Percolate is the reigning champion in the realm of enterprise-level content marketing platforms. Marketing experts established the company, driven by a goal to aid brands in achieving success and advancement in the digital landscape dominated by social media and mobile devices. The suite of Percolate’s products and services can enhance openness, simplify collaboration and generate superior marketing content and campaigns.
There is intense competition and a deficiency of pipeline.
The task of filling open positions for front- and back-end engineers posed an arduous challenge for Percolate, given its position of headquarters in three of the most fiercely competitive software engineering markets, namely New York, San Francisco, and Denver. The company also had to contend with a more strenuous task – that of replacing developers and entire teams who departed for other opportunities.
The Director of Engineering at Percolate, Kimberly Peterson, has shared her views regarding the company’s recruitment difficulties for pipeline positions. The competitive market has resulted in a demanding process of hiring suitable individuals. Frequently, the candidates may have already appeared for interviews with five or six other firms by the time Percolate reaches out, and might even have received job offers from some of them. This creates a financial tug-of-war between the companies to capture the candidate’s interest.
As engineers at Percolate, we were highly cognizant of the intensifying pressure arising from the recruitment challenges our company faced. With fewer resources than the other tech industry peers in the vicinity, we felt the desperate nature of the situation increasing with each passing day.
Preserving Team Unity and Fidelity
After a trial-and-error phase of offshore mobile development agreements, Percolate recognized the significance of team harmony in their primary product. As a result, the company prioritized the recruitment of individuals who could cultivate strong relationships with team members, instead of expecting their engineers to devise requirements, deliver them, and then seldom interact with other engineers who they may not know.
Kimberly was steadfast in her efforts to enhance the team’s confidence, values, and productivity. We aimed to avoid conveying the impression that we had abandoned recruitment, and took particular care to ensure that the engineering team did not feel vulnerable to replacement by offshore workers. Furthermore, a few individuals were not dedicated to completing the project, and we made all possible attempts to prevent that from happening.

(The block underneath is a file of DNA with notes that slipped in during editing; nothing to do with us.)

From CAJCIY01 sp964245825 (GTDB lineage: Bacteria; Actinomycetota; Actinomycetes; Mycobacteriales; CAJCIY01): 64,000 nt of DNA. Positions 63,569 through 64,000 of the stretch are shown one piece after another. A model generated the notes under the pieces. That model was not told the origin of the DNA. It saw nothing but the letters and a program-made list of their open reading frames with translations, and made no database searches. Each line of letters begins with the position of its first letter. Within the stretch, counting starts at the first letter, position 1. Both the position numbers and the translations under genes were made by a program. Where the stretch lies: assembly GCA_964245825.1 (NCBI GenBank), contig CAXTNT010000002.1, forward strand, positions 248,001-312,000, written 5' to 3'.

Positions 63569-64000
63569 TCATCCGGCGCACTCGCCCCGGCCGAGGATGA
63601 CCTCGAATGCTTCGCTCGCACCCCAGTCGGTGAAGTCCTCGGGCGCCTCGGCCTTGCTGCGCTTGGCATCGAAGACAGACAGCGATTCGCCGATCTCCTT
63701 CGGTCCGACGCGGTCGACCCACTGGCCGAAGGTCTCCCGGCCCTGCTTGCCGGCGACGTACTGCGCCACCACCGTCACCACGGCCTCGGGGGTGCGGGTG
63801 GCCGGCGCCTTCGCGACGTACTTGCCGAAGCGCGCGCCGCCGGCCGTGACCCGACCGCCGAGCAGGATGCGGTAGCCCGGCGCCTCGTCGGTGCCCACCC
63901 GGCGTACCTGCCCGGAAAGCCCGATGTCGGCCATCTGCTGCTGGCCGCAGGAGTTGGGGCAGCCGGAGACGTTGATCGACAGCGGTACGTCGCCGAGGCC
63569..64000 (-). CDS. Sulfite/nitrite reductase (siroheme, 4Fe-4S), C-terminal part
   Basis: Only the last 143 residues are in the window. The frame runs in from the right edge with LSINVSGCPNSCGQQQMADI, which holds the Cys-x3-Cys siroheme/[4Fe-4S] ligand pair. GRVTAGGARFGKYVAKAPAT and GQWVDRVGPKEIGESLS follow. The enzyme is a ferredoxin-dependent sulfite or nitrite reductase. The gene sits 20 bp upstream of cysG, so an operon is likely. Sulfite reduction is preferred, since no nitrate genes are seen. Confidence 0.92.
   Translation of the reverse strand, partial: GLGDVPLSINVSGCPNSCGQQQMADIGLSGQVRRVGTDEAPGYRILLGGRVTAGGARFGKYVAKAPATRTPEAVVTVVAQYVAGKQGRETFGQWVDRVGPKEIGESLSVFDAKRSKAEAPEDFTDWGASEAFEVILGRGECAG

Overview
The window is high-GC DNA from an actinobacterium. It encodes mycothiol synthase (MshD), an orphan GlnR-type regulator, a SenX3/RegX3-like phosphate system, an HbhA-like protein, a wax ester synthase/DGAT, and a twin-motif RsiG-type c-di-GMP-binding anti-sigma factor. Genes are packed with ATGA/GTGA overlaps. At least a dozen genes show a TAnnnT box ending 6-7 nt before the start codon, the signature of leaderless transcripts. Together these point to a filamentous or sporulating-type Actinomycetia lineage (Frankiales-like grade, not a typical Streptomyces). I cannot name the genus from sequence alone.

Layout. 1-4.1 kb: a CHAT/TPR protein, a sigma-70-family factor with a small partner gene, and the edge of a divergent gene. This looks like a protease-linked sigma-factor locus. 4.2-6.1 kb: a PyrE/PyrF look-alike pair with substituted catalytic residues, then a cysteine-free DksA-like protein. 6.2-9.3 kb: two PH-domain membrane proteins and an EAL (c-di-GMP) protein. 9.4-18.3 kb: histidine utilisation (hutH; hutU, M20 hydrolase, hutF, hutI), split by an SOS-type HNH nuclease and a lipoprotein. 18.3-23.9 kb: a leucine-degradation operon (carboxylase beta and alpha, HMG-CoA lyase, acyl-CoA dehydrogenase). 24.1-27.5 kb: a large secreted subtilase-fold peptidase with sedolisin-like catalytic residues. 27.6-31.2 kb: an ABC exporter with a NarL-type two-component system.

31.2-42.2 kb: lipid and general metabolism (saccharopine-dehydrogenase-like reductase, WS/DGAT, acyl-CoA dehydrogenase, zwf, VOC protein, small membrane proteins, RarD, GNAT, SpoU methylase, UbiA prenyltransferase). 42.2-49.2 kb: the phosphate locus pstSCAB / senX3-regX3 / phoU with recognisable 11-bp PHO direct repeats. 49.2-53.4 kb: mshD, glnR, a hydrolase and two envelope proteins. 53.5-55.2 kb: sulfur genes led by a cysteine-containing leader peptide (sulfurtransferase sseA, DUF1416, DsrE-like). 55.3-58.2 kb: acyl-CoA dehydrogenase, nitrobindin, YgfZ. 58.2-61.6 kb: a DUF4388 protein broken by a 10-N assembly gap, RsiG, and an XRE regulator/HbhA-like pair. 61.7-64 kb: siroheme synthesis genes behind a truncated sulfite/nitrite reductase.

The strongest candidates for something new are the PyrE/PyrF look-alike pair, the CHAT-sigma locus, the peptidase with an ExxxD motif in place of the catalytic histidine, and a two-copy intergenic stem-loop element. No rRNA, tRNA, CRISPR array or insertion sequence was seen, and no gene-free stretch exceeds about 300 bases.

Kimberly and her Vice President of Engineering deliberated on the viability of a pilot project with Works. They deemed it to align perfectly with Percolate’s integration-focused culture, having a constructive impact. As a result, they aborted any plans of outsourcing with any other party, considering the Works discussion to be adequate.
Join the Team when Initiating a New Project
Eric Gichuri and Angie Mutava were the first members of Percolate’s workforce, having joined the team in September. They were greeted with a highly efficient and diverse productivity-oriented team that already had functional remote working alternatives. The team was dedicated to developing inventive features that facilitated a streamlined onboarding process while retaining vital context.
During their maiden visit to New York City, Eric and Angie established lasting bonds with their four co-workers. Kimberly remarked on the group’s efficiency, emphasizing their unity in achieving common objectives and their close-knit dynamic. This experience showcased the feasibility of expanding the team, resulting in the recruitment of four additional developers by the end of the year.
Strengthen Your Team Instead of Outsourcing.
The Works engineers have displayed an extraordinary level of dedication and proactivity, providing Percolate with confidence through their reliability and enthusiasm to surpass expectations for the company and its clientele.
During the two-week vacation of the backend team leader, Eric assumed the role’s responsibilities. He was readily available on Slack to address any problems, and even offered to handle the issues himself when on pager duty rotation. Additionally, an API engineer assisted by addressing a customer inquiry outside of regular business hours by logging into the system at five in the morning. Eric’s unwavering commitment to resolving issues and providing top-notch customer service is laudable.
At Works, Kimberly, an engineer, observed a colleague expertly transition from a back-end to a front-end position by leveraging their full-stack abilities. Kimberly remarked, “Watching their versatility in action was amazing.” The Works team takes pride in their work, a critical distinction between team augmentation and project outsourcing.
Effective Approaches for Assigning Tasks to Remote Workers
Percolate’s fully remote team has profited from the implementation of Works’ most effective techniques. Our comprehension of how a remote team operates has been enhanced considerably by Works. We now have uniform communication practices, with Zoom being the preferred method for decision-making as opposed to Slack. Works is responsible for all these developments.
Percolate has currently established six Works teams, including two for the application, analytics and platform teams each, as reported. Additionally, the integration capacity of their Application Programming Interface (API) is being augmented to allow for greater integrations.
If you’re considering building your own Works engineering department, get in touch and advise us on how we can aid you.